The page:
BT and Plusnet let off piracy hook
25,000 BT and Plusnet broadband users were let off the hook yesterday as Ministry of Sound announced that they were suspending action to identify individuals they accused of breaking copyright.
The label attempted to issue BT with a Norwich Pharmacal Order - a writ to force the disclosure of information, in this case names and addresses of alleged filesharers - earlier this year.
Ministry of Sound say they've been forced to drop the case after BT deleted 80% of that identifying information.
Under BT's data retention policy, IP address information is deleted after 90 days, a fact, BT claim, Ministry of Sound were well aware of.
But Ministry of Sound CEO Lohan Presencer clearly disagrees.
"It's very disappointing that BT decided not to preserve the identities of the illegal uploaders," Presencer said in a statement.
"We are more determined than ever to go after internet users who illegally upload our copyrighted material. We will be making further applications for information from all ISPs."
He has a point because the only reason that the data became older than 90 days was that BT took out a number of court orders to ensure that Ministry of Sound lawyers had adequate protection for personal information in place.
"Every time that a track or album is uploaded to the web it is depriving artists of royalties and reducing the money which we can invest in new British talent," Presencer added.
BT denied that the Ministry of Sound were unaware that the data that could be made available to them - under 5,000 names - would make it fairly pointless to continue their action and said that their door was open to those looking to pursue illegal filesharers.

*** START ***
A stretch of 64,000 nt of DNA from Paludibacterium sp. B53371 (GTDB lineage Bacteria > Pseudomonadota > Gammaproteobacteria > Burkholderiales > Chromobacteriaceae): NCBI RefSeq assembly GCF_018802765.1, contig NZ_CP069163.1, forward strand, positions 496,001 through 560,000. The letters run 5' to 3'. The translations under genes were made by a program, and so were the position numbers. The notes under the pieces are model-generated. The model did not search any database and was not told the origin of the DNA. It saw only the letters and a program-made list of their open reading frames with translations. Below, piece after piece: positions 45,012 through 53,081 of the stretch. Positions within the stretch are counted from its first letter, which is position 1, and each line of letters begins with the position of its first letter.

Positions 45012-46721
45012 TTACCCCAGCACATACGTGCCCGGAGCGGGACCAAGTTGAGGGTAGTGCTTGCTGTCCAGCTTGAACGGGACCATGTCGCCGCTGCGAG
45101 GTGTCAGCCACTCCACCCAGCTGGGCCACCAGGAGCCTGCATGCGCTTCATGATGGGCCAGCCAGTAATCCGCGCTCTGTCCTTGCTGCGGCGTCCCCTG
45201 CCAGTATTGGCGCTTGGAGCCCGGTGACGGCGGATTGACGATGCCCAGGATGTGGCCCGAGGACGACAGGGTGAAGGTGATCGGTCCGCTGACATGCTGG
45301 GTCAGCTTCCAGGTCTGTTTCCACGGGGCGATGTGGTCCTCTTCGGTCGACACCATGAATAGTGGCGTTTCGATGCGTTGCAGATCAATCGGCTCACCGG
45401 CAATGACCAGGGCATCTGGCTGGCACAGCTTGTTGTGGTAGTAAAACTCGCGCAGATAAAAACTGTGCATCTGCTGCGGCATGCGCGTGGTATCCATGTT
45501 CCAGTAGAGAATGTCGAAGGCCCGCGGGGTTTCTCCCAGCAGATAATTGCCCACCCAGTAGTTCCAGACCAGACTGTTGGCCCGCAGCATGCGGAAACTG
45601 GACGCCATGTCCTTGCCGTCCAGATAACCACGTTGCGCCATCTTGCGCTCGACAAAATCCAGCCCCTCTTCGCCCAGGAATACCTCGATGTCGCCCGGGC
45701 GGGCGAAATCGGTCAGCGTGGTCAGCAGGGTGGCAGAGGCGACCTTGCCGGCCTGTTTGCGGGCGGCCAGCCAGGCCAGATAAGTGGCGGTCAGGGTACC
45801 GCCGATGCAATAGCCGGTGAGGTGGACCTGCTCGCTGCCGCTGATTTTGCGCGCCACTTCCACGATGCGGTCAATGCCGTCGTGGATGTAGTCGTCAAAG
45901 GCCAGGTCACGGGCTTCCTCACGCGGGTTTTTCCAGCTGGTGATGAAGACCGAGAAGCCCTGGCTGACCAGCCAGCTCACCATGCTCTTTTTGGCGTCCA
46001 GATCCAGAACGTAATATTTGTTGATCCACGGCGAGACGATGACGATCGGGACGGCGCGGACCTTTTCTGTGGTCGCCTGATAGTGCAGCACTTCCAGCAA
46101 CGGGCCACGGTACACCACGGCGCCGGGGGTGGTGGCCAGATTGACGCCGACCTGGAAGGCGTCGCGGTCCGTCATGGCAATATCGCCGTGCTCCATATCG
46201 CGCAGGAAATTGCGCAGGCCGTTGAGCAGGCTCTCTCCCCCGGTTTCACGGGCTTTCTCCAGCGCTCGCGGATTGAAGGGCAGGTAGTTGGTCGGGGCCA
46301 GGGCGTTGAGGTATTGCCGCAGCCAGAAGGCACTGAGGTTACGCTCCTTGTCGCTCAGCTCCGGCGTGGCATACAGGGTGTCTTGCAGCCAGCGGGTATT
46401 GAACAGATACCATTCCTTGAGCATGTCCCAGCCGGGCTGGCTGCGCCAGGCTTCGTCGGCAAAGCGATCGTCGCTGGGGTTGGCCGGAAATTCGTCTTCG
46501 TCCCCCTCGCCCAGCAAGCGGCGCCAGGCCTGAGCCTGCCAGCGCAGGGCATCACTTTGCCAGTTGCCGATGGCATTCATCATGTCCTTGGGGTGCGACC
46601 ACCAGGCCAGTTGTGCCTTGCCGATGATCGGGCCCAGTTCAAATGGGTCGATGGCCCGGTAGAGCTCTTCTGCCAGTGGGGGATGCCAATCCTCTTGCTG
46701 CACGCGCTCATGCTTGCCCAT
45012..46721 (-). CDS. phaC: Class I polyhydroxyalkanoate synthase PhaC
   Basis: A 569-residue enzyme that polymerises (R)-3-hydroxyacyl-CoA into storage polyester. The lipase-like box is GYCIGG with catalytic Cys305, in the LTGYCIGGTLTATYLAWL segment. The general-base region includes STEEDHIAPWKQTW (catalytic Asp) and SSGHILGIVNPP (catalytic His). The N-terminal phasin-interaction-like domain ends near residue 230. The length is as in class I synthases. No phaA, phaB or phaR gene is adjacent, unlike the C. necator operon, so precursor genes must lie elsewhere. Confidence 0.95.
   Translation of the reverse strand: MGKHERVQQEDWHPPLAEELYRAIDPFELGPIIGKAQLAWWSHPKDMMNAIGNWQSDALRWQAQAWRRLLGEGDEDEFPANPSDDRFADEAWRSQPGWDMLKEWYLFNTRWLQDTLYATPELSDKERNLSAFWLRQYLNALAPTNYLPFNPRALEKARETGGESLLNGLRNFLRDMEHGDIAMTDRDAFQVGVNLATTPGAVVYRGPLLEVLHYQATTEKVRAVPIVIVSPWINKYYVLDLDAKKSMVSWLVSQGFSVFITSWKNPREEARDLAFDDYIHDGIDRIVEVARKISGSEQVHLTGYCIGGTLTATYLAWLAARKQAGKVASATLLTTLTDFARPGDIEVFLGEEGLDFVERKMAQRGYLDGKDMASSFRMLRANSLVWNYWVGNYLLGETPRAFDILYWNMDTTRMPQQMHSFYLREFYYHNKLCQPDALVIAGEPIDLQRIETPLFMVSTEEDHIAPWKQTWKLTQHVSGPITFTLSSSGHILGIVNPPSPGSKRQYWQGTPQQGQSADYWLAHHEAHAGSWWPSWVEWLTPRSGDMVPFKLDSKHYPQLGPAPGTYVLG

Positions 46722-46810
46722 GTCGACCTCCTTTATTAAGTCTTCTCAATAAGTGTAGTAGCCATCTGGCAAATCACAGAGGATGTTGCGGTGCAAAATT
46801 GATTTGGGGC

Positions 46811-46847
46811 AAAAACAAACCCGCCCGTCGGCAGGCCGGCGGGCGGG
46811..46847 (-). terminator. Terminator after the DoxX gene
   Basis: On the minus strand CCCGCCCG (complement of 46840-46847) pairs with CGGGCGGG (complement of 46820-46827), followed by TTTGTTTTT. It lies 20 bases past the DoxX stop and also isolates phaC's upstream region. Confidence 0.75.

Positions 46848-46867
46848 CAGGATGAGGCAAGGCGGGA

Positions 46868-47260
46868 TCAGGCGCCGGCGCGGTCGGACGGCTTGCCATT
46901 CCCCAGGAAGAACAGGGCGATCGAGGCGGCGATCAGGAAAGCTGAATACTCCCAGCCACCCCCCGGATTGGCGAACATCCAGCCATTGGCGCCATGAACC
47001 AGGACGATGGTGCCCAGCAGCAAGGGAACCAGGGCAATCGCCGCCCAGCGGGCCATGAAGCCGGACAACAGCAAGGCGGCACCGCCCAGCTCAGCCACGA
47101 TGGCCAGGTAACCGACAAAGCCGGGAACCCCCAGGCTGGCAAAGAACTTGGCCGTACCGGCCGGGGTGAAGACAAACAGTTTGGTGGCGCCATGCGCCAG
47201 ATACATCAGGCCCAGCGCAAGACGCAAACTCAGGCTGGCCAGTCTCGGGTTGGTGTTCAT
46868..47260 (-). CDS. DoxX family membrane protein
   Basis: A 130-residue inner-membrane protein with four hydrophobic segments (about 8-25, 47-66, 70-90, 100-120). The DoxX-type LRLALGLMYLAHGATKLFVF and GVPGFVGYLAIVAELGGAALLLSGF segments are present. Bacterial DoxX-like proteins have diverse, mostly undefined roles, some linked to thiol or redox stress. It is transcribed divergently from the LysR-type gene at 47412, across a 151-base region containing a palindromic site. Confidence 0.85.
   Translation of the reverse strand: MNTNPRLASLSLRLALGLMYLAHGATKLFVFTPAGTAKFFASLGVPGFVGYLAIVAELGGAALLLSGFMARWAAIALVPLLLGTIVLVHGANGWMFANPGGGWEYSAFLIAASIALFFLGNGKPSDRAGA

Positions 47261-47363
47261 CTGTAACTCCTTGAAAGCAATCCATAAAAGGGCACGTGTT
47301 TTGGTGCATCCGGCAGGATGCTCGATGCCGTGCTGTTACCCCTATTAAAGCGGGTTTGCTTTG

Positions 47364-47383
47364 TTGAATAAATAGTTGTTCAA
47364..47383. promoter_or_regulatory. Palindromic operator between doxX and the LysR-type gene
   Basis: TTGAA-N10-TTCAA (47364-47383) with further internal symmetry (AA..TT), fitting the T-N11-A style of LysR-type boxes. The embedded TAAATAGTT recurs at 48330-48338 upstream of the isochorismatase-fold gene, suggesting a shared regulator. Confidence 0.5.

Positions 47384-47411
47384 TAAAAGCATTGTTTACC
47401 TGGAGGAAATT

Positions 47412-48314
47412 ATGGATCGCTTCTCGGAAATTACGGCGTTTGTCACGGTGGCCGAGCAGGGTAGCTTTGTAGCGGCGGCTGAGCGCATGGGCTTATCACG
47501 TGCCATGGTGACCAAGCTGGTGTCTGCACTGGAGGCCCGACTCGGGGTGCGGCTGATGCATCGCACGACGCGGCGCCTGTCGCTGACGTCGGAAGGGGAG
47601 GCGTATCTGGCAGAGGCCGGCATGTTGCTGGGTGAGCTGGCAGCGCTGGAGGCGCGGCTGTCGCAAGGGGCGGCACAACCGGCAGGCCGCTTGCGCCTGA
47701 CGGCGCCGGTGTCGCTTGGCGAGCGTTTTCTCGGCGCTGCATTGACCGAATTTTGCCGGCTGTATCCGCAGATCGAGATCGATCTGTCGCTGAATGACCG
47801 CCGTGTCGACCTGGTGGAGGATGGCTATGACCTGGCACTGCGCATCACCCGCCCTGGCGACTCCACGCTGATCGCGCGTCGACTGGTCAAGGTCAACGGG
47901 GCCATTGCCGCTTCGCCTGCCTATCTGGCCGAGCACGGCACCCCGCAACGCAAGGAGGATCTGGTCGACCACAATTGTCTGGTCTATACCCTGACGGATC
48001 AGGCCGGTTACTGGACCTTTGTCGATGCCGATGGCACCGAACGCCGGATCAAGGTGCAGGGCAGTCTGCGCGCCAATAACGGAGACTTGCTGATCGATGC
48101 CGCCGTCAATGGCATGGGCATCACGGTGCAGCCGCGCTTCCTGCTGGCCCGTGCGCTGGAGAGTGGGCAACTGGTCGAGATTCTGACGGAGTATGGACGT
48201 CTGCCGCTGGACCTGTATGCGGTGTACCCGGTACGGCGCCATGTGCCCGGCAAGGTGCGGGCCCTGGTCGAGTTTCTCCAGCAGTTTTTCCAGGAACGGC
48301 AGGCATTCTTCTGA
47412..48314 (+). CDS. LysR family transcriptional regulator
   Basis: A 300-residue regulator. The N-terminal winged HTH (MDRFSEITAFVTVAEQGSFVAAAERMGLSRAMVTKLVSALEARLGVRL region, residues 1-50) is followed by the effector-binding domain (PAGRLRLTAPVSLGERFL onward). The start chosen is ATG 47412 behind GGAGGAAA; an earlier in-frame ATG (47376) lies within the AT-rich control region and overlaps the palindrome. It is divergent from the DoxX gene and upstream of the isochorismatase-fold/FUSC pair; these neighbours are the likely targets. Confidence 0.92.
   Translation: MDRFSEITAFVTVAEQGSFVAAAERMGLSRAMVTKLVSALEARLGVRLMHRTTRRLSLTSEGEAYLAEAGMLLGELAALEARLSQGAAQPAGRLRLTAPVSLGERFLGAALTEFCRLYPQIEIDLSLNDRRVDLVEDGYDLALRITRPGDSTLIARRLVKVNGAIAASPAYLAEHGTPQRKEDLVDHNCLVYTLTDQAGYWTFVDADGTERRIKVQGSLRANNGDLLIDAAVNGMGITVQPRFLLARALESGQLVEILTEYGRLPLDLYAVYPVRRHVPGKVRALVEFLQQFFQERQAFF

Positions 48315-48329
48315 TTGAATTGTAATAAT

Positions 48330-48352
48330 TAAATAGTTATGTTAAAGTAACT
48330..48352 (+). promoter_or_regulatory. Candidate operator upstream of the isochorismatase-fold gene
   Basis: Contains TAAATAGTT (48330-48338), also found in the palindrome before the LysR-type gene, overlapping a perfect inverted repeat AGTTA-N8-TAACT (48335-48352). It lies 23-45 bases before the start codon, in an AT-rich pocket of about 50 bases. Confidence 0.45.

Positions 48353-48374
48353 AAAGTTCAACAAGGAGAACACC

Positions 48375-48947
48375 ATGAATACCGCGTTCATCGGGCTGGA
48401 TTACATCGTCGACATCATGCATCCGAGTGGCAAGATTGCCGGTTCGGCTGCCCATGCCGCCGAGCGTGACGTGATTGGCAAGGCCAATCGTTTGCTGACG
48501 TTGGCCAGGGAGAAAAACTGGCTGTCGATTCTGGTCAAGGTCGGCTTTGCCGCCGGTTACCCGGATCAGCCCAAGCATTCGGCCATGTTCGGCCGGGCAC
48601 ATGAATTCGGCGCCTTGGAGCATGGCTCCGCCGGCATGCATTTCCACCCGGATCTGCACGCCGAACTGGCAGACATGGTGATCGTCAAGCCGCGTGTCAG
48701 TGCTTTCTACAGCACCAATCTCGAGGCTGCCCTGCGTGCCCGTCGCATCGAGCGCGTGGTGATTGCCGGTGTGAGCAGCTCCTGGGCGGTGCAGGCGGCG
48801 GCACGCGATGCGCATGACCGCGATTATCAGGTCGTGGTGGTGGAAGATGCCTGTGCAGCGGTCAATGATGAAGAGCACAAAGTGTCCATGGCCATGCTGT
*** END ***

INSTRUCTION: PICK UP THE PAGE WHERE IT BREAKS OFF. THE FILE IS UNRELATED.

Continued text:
If they obtained the data, Ministry of Sound solicitors Gallant Macmillan would likely have sent out letters demanding £350 'settlement payments' from those accused of illegally downloading their material.
A BT spokesman said: "...the Ministry of Sound and its solicitors are well aware of this [data policy]. Upon request from Ministry of Sound we saved as much of the specific data sought as we reasonably could and any not preserved must have been too old.
"Our door remains open to Ministry of Sound and any other rights holder who wants to enforce their rights in a fair way through an established legal process."
But actions speak louder than words.
BT and Plusnet had already successfully had the court date waylaid after expressing data security concerns.
And BT's reaction to the Digital Economy Act, intended to help rights holders pursue those that break copyright online, shows that the provider has many deep concerns about the legality of this kind of action.
The competence of lawyers may also be a factor in the ISP's reticence.
A Distributed Denial of Service (DDoS) attack on another solicitors firm working with the music industry - ACS Law - at the end of September led to the personal data of thousands of broadband customers, including some of BT's, becoming available online.